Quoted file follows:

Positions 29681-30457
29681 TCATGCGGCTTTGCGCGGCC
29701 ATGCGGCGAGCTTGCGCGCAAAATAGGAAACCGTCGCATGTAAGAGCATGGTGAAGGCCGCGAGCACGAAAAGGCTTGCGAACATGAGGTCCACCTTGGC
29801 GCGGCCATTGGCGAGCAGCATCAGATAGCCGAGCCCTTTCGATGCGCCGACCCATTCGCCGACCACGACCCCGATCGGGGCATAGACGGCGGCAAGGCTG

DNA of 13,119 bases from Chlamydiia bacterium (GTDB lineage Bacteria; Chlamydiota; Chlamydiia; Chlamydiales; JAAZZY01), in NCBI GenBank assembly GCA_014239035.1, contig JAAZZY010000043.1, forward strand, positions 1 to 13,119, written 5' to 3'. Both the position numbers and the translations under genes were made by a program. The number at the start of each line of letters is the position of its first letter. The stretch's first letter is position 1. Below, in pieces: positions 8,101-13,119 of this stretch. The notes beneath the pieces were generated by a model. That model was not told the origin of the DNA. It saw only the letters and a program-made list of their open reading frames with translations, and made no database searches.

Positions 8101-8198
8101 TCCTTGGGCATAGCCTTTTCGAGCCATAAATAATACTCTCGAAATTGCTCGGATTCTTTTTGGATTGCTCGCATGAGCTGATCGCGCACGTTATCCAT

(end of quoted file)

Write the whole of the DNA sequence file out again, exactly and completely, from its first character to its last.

Positions 29681-30457
29681 TCATGCGGCTTTGCGCGGCC
29701 ATGCGGCGAGCTTGCGCGCAAAATAGGAAACCGTCGCATGTAAGAGCATGGTGAAGGCCGCGAGCACGAAAAGGCTTGCGAACATGAGGTCCACCTTGGC
29801 GCGGCCATTGGCGAGCAGCATCAGATAGCCGAGCCCTTTCGATGCGCCGACCCATTCGCCGACCACGACCCCGATCGGGGCATAGACGGCGGCAAGGCTG

DNA of 13,119 bases from Chlamydiia bacterium (GTDB lineage Bacteria; Chlamydiota; Chlamydiia; Chlamydiales; JAAZZY01), in NCBI GenBank assembly GCA_014239035.1, contig JAAZZY010000043.1, forward strand, positions 1 to 13,119, written 5' to 3'. Both the position numbers and the translations under genes were made by a program. The number at the start of each line of letters is the position of its first letter. The stretch's first letter is position 1. Below, in pieces: positions 8,101-13,119 of this stretch. The notes beneath the pieces were generated by a model. That model was not told the origin of the DNA. It saw only the letters and a program-made list of their open reading frames with translations, and made no database searches.

Positions 8101-8198
8101 TCCTTGGGCATAGCCTTTTCGAGCCATAAATAATACTCTCGAAATTGCTCGGATTCTTTTTGGATTGCTCGCATGAGCTGATCGCGCACGTTATCCAT